So much of the imagery that we have of the American Southwest comes from cinema, particularly Westerns, even if some of those celluloid wastelands were actually shot in the Tabernas Desert, in Spain, or the hills of Castellucio, around Italy – just another layer to the ephemeral nature of the desert landscape. If we were to accept as true that places, and ideas, can inherit meaning, accruing associations, connotations, history, folklore, data, stories, and art of all kinds, the American desert, in particular, would be rather a bloodbath. From the actual atrocities of “Manifest Destiny” westward expansion, to its recreation for profit of Cowboy movies, to the vacant nihilism & lawlessness of No Country For Old Men, or the toxic revenge of The Hills Have Eyes, the American southwest seems to be taintedblighted. Think of Stephen King’s/Richard Bachman’s alter-universe meta-fuck The Regulators/Desperation. There is some ancient, nameless evil, beneath those sands, some sickness.

Portland doom country nontet Roselit Bone strike out into this emptiness, to meet this darkness head on, to greet the rushing storm. Roselit Bone are serving as psychic charcoal, plunging into the mesquite, looking for holiness, seeking to exorcise the poison which, these days, manifests in rampant drug addiction, racism, poverty, and empty, bleak lives. Like Breaking Bad or True Detective, Roselit Bone seek the real desert dwellers – neon-lit dive bars off the highway, the only light for 50 miles, summoning apocalyptic clouds of insects against the night.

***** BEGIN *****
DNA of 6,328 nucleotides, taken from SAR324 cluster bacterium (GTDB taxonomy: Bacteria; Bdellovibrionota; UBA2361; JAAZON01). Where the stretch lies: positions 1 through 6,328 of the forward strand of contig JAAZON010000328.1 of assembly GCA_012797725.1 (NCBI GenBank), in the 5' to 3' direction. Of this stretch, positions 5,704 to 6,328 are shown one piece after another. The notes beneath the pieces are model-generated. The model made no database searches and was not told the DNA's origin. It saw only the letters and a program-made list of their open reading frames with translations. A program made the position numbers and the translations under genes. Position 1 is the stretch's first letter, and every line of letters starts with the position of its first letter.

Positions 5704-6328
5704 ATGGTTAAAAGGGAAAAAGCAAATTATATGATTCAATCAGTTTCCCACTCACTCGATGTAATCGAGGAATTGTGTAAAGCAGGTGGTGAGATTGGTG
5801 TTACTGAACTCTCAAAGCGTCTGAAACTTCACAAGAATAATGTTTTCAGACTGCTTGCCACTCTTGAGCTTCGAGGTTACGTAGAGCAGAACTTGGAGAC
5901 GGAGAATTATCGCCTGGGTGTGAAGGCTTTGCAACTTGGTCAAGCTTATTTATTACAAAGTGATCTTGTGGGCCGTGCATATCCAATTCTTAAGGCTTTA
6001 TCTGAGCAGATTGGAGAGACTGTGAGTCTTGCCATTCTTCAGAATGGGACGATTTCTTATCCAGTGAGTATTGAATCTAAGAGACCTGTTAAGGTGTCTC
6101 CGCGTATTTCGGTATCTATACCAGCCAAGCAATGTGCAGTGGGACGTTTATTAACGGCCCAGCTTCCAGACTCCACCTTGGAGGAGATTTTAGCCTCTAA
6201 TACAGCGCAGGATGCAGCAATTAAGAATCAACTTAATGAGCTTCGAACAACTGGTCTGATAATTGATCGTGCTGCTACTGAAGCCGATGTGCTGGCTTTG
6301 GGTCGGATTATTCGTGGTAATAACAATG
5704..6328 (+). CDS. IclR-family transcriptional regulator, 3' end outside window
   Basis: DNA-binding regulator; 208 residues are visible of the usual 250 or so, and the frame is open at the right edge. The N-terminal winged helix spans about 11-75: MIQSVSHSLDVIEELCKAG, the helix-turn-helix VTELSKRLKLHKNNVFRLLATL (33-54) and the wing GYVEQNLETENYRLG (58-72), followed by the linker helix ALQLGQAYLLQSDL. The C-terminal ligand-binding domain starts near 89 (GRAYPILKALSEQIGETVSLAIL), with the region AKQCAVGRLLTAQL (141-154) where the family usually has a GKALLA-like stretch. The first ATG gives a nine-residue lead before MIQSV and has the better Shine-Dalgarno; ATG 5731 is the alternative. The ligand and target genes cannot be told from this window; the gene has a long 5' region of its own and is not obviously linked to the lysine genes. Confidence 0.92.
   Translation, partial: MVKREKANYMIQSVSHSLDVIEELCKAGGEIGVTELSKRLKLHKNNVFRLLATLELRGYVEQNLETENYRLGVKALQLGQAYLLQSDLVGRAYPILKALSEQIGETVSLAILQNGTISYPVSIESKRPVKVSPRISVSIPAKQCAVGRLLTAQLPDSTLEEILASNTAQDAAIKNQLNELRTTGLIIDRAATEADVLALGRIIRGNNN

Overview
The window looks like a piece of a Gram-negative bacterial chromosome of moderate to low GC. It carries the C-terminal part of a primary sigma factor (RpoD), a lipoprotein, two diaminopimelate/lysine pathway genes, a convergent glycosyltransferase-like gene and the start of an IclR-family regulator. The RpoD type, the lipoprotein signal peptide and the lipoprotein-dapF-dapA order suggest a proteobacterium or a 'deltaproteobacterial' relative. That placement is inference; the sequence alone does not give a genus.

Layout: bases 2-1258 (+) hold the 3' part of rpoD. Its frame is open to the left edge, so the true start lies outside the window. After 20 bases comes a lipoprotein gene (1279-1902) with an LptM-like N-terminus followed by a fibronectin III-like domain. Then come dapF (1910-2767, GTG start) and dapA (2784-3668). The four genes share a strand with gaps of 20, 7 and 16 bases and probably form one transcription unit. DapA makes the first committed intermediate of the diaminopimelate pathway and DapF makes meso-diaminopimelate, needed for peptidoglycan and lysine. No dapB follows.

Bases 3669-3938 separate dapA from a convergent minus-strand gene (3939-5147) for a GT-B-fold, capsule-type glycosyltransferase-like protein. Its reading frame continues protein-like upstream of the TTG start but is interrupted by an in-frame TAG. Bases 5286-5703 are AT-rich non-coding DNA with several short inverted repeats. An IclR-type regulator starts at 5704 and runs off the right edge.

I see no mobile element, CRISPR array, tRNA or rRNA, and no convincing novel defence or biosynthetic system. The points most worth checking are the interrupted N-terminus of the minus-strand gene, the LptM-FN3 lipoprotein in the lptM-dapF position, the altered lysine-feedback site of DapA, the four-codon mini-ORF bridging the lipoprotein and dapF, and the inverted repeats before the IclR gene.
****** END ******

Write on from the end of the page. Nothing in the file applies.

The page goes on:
Roselit Bone seek the real desert dwellers – neon-lit dive bars off the highway, the only light for 50 miles, summoning apocalyptic clouds of insects against the night.

With an orchestral pallet of pedal steel guitar, mariachi horns, twangy tremolo rockabilly electric guitar, organ, and fiddle, it’s hard not to place Roselit Bone’s music on the sacred Western music continuum of Ennio Morricone and his progenitors. If Blister Steel were a movie, album opener and title track would alert you to the fact that this is a Cosmic Americana western, Alejandro Jodorowsky interpreting Tolkien for Native American tribes. “What I saw down there/I do not know/but I know that it was real/the king came drifting through the snow/with eyes as blue as blister steel.” It’s like The King In Yellow, the pestilential prophet of Dread Carcosa, walking through a silent sandstorm.

Once the stage is set, regular life resumes, with barroom brawler “With The Glint Of Your Horns”. Speaking of True Detective, the slow sad country waltz of “Leech Child” recalls The Handsome Family’s theme song for Season 2, “Far From Any Road, with its snarling bobcats and cracked earth. “Leech Child” crawls with the most tremendously opiated twang guitar you’re likely to hear this side of The Bang! Bang! Bar. This is like Roland S. Howard jamming with The Flying Burrito Brothers – ultimate doom country, and one of this album’s greatest moments. It erupts into a frenzy of fiery woodwinds and furious buzzsaw guitars, reminding us that this desert could be in Egypt, as well, with shades of both Sun Ra And His Arkestra, and even the Dead at the Great Pyramids in the ‘70s. It’s a glorious climax, that you will want to return to, again and again. It’s one of this year’s best songs, so far.